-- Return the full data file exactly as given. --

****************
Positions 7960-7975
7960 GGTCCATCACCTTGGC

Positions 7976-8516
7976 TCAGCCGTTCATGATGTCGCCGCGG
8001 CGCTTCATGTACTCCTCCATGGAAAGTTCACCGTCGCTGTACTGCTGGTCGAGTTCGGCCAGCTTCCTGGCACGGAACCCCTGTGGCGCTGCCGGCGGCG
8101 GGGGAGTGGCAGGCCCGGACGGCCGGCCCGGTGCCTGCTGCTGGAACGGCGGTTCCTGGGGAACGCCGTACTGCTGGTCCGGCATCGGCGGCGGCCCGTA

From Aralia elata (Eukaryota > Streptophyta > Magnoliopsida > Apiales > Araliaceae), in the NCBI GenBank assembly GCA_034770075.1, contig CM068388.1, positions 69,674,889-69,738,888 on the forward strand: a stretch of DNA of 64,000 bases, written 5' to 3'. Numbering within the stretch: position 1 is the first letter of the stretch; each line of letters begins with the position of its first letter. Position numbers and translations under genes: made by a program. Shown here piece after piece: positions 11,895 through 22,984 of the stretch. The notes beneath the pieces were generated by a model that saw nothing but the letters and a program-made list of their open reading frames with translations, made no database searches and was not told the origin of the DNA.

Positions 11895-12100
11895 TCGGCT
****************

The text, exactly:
Positions 7960-7975
7960 GGTCCATCACCTTGGC

Positions 7976-8516
7976 TCAGCCGTTCATGATGTCGCCGCGG
8001 CGCTTCATGTACTCCTCCATGGAAAGTTCACCGTCGCTGTACTGCTGGTCGAGTTCGGCCAGCTTCCTGGCACGGAACCCCTGTGGCGCTGCCGGCGGCG
8101 GGGGAGTGGCAGGCCCGGACGGCCGGCCCGGTGCCTGCTGCTGGAACGGCGGTTCCTGGGGAACGCCGTACTGCTGGTCCGGCATCGGCGGCGGCCCGTA

From Aralia elata (Eukaryota > Streptophyta > Magnoliopsida > Apiales > Araliaceae), in the NCBI GenBank assembly GCA_034770075.1, contig CM068388.1, positions 69,674,889-69,738,888 on the forward strand: a stretch of DNA of 64,000 bases, written 5' to 3'. Numbering within the stretch: position 1 is the first letter of the stretch; each line of letters begins with the position of its first letter. Position numbers and translations under genes: made by a program. Shown here piece after piece: positions 11,895 through 22,984 of the stretch. The notes beneath the pieces were generated by a model that saw nothing but the letters and a program-made list of their open reading frames with translations, made no database searches and was not told the origin of the DNA.

Positions 11895-12100
11895 TCGGCT